Smoke Cornhole: Growing cornhole in Pampa

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As the popularity of cornhole continues to grow across the nation, Pampa has a place where competitors can practice, test their skills or casually have a good time.

Chris Torgersen (along with business partner Cole Dampier) and Smoke Cornhole, located at 213 S. Price Road, holds two events a week at their location after establishing the business about a year ago.

“I bought a company called Team Outlaw Baggers, based out of Dallas,” Torgerson said. “They had some pro players they sponsored who was on ESPN winning tournaments.

“I went and played a few tournaments with them and fell in love with the game and the opportunity came up where the [previous owner] wanted to step away from cornhole and the business, so I was able to buy it and take it over.”

Like many sports, cornhole has a number of governing agencies including Texas Cornhole League and American Cornhole League. Smoke Cornhole was created by Torgersen and is associated with ACL and tournaments are held through those governing standards.

Torgersen would like to use Smoke Cornhole as a means to host regional tournaments in Pampa.

“I’ve been talking with the City Manager (Shane Stokes) and the people out at M.K. Brown Civic Center about hosting one here,” Torgersen said. “We’ve just been waiting on availability and permits.”

Torgersen hopes to have one or two before July. Local events are played every Tuesday and Thursday at Smoke Cornhole from 6:30 until around 11:30 p.m.

“I do what’s called Switch-holio,” Torgersen said. “You’ll play four different matches with four different partners. For each tournament you play, you get 21 points if you win the match.

“But if you don’t win, you get however many points for what you did score. At the end of the night, after your four games, whoever has the most, wins cash prizes. That’s the fairest way to allow beginners and advanced players to co-mingle.”

Bring-your-own partner, singles and blind draw tournaments are also played.

Not only does Smoke Cornhole host events, but they out-source boards for sale and create bags in the shop.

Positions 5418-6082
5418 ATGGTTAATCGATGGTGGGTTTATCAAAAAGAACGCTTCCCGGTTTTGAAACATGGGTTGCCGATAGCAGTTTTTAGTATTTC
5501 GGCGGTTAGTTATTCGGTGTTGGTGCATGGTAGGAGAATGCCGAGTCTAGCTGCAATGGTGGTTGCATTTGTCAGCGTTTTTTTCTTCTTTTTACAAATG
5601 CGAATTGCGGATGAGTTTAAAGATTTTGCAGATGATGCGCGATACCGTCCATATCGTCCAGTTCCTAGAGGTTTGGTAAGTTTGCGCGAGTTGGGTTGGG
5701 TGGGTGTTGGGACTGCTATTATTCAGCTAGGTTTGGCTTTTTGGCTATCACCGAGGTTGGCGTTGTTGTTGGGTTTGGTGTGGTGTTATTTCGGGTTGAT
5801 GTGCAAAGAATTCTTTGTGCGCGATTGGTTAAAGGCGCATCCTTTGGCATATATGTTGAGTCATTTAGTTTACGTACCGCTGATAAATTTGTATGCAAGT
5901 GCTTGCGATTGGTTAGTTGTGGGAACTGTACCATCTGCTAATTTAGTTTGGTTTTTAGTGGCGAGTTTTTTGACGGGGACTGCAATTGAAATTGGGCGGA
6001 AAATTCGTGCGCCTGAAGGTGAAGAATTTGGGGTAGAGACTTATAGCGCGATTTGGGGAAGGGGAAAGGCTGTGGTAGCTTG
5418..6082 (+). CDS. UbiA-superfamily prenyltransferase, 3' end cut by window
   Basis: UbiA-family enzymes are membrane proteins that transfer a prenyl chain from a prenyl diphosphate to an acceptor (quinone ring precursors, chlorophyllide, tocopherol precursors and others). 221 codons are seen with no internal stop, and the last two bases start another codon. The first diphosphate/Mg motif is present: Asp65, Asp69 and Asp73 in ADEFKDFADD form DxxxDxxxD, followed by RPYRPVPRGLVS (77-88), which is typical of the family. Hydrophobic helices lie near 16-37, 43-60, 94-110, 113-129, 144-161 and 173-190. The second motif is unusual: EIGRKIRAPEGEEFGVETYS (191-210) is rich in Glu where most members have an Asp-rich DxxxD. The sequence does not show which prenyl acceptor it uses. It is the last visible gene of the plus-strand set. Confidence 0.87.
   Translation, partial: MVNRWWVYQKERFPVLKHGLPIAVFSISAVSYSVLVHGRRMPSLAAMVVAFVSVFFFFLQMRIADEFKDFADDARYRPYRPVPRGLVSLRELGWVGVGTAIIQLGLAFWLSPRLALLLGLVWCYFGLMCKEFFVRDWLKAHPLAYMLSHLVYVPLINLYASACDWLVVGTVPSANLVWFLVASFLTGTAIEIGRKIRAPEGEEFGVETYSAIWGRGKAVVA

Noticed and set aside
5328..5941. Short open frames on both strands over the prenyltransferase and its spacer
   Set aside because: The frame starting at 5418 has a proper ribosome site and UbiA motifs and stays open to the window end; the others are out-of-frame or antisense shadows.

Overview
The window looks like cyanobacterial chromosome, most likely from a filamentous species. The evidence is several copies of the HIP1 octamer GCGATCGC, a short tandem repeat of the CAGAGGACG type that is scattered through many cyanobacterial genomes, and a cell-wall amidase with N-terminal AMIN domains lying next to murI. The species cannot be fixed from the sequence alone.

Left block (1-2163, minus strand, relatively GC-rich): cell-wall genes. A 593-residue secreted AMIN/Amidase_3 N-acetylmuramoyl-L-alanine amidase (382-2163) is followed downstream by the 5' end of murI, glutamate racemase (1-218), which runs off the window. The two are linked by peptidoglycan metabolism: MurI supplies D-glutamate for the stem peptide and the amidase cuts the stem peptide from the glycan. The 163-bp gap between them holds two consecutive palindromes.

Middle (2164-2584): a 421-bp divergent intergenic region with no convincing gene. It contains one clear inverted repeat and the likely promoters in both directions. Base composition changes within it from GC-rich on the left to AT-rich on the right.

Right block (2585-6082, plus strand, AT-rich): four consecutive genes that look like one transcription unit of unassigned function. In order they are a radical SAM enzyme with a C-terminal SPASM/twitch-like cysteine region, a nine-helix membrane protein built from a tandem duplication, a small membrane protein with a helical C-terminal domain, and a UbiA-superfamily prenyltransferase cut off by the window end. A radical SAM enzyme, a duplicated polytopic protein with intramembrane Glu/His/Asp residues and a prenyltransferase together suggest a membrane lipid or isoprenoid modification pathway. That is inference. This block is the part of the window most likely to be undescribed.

“It’ll be for the next season but we will have our own ACL stamps on our bags, which makes them eligible to be used in ACL-sanctioned events,” Torgerson said. “(Creating the bags) is tedious. It takes at least an hour to create four bags.”

The process starts with creating the bags into squares, followed by sublimating the bags. The next part is stitching the squares together, leaving a two-inch opening for filling the bags.

“We use a heat-cutter and that helps singeing the edges together so they don’t get pulls or snags from the board,” Torgersen said. “We then flip them inside out, fill them to between 15.5 ounces to 16.25. We put the closing stitch on.”

The variance in the weight is depending on the player’s preference.

Torgersen hopes as more events are held, the community of cornhole players in Pampa grows.

“The whole point is to help grow the game, get awareness out there and build it up,” Torgersen said. “Then we can go to some of these regional tournaments. Those regional tournaments can average anywhere from a couple of hundred to a couple of thousand. The ones in Dallas average 1,600 to 2,000 each event.”

Smoke Cornhole has about 20 players each Tuesday and Thursday, with ages from four years old to 80 years old. Torgersen encourages players to bring their own drinks and snacks and enjoy some cornhole.

For more information, visit their Facebook page or website at www.smokecornhole.com.

“There’s an open invitation to anyone who wants to try it out,” Torgersen said.

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